The elderly, Jewish Los Angelino glared at me with his fiery eyes. This recently past president of the local B’nai B’rith chapter stood trembling with rage before me as sweat beads formed on his reddened bald head and upper lip. The words flew out of his tightly coin shaped mouth, “Look, I believe in Jesus and speak in tongues and all that stuff. But if I get baptized, I’ll be a Christian.”
As prayerful prelude to the Feast of Tabernacles (Sukkot), the modern Jewish religious calendar calls for 10 Days of Awe, a sobering season of spiritual introspection and repentance, in preparation for the new religious year. The Days of Awe officially begin with the Jewish New Year, Rosh HaShanah, and conclude 10 days later with the Day of Atonement, Yom Kippur. These Holy Days come in September or October in keeping with the Hebrew Bible’s lunar calendar.
Esther Rosenberg, a New York transplant in California, needed a grand series of miracles. This suicidal Jewess required an immediate remedy for her despairingly difficult second marriage. She craved a cure for her pain ridden back and direction for her three disorientated Jewish teenagers. Esther did not want more religion, professional counseling, the awaited surgical procedures, or sedation for her offspring. Esther yearned for rescue in real life; she hungered after genuine biblical salvation. Immediately prior to committing the act that would end her life, she cried out, “God, is there any hope for me?” God answered her with one word: “Jesus.”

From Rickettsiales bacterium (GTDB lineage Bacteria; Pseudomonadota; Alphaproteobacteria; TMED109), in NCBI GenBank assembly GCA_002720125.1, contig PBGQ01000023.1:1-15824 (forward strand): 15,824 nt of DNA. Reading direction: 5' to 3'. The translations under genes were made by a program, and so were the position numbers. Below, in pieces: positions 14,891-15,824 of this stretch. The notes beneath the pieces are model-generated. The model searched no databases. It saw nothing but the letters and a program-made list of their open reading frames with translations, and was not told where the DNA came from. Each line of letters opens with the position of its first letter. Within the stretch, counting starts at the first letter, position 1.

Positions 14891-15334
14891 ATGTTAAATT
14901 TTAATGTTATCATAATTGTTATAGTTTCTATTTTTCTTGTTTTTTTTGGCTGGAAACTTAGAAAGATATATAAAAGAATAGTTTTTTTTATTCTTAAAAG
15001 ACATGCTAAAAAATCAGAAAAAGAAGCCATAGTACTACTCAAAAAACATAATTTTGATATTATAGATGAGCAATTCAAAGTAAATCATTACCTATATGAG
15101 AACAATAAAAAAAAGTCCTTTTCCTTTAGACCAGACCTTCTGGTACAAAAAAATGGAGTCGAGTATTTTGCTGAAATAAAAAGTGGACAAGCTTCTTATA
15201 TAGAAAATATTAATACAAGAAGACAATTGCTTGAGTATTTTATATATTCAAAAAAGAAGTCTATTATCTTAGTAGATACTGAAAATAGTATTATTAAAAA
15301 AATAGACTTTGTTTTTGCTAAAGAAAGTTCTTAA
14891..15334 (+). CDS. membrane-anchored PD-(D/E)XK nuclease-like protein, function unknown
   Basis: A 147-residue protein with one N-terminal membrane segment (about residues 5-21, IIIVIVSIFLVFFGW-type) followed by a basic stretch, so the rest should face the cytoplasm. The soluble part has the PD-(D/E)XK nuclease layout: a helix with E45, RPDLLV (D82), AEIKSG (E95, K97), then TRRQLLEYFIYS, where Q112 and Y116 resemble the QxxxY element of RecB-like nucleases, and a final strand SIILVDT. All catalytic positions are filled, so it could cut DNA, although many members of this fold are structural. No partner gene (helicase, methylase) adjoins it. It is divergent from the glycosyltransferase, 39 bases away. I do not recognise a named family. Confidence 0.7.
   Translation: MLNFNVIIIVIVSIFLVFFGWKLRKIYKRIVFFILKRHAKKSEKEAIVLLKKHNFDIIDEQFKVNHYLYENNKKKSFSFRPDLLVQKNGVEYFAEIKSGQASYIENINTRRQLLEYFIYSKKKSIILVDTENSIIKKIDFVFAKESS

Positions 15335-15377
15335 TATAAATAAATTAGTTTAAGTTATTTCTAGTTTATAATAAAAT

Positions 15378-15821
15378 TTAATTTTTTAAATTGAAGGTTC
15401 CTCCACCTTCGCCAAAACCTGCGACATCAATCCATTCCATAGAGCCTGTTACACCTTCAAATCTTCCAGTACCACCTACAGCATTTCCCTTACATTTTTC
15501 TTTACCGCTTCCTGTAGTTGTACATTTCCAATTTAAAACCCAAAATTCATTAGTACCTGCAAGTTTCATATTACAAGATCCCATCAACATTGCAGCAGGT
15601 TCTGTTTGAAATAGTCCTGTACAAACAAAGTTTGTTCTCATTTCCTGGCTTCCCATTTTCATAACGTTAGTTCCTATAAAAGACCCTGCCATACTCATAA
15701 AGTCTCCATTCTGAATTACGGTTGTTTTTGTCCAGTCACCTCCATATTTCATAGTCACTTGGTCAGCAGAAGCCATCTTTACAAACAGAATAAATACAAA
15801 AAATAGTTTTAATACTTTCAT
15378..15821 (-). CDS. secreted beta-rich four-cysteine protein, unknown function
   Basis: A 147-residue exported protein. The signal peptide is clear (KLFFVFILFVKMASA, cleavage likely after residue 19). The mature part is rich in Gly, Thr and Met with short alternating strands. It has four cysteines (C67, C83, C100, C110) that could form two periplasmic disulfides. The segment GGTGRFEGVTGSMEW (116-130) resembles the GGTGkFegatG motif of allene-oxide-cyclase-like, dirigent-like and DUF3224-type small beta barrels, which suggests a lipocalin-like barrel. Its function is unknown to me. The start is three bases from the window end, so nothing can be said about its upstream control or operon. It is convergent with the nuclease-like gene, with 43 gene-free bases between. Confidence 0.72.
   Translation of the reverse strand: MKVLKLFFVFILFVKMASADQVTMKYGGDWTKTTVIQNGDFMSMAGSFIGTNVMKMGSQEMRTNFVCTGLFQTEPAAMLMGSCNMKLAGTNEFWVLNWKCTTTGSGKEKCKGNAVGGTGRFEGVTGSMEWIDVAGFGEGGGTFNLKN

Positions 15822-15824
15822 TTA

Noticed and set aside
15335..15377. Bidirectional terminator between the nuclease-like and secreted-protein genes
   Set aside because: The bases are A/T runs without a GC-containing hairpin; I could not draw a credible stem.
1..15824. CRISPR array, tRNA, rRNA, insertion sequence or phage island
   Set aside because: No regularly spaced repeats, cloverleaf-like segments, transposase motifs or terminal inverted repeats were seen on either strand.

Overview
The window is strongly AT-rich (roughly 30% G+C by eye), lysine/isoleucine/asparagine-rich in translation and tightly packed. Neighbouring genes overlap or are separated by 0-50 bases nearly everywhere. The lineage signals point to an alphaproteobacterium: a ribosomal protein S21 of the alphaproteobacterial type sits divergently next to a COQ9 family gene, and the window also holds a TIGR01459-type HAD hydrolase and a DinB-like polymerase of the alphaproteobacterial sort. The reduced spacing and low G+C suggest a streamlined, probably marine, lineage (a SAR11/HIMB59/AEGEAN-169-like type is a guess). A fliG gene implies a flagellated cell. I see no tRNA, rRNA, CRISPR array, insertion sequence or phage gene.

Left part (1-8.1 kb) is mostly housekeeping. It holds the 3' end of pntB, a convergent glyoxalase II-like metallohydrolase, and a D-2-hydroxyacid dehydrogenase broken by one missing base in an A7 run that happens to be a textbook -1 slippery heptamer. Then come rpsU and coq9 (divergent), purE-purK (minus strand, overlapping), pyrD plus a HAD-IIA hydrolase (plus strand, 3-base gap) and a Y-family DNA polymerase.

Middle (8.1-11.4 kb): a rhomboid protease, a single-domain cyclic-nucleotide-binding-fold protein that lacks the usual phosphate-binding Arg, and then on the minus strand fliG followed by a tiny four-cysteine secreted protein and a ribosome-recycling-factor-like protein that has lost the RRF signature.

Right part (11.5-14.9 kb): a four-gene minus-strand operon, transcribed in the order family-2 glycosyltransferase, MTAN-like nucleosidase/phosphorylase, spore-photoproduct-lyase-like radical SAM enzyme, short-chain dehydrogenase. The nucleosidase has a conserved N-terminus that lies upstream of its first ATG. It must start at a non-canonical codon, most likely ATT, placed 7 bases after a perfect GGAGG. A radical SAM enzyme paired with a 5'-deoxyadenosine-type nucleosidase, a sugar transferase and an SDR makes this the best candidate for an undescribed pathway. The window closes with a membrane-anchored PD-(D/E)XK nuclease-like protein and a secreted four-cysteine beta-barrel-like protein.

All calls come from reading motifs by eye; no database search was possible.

Spending a season of prayer at the Wailing Wall at Jerusalem’s Temple Mount a few years ago, I witnessed the arrival of an enthusiastic group of Koreans for prayer. Focusing on one of their party, they laid hands on him and prayed with old-fashioned Pentecostal exuberance for him to become Spirit-filled. I watched curiously as several rabbis and security guards came around the now sole Korean still ecstatically speaking in tongues with his face against the Wall, as tears of joy and shouting tongues poured forth. The rabbis studied him closely from all angles with looks of complete bewilderment. Finally some turned to me and asked, “Is he Jewish?”
This article first ran in the Summer 2003 issue of Enrichment Magazine (2-pages). We need to be people of the Spirit (Ruach) to effectively communicate the gospel to the Jewish community. Jesus’ ministry to His own Jewish community bore signs of divine energy as He performed miracles to bless His Jewish kinfolk and to signal divine confirmation of His heaven-sent message. Jesus, like Paul, recognized that the Jew requires a sign. The Torah was received on Sinai 50 days after the Passover exodus (on Shavuot or Pentecost) amid the thunderous noise and fiery presence of God. Jewish tradition holds that God spoke in 70 languages on that occasion to indicate the universal intent of His Word. On another Day of Pentecost in a different millennium, 120 Jews in Jerusalem were filled with the Spirit amid a rushing mighty wind and tongues of fire. Heaven’s message was presented by a host of tongues to internationally gathered Jewish minds and hearts. Luke made clear the Jewish response was immensely positive.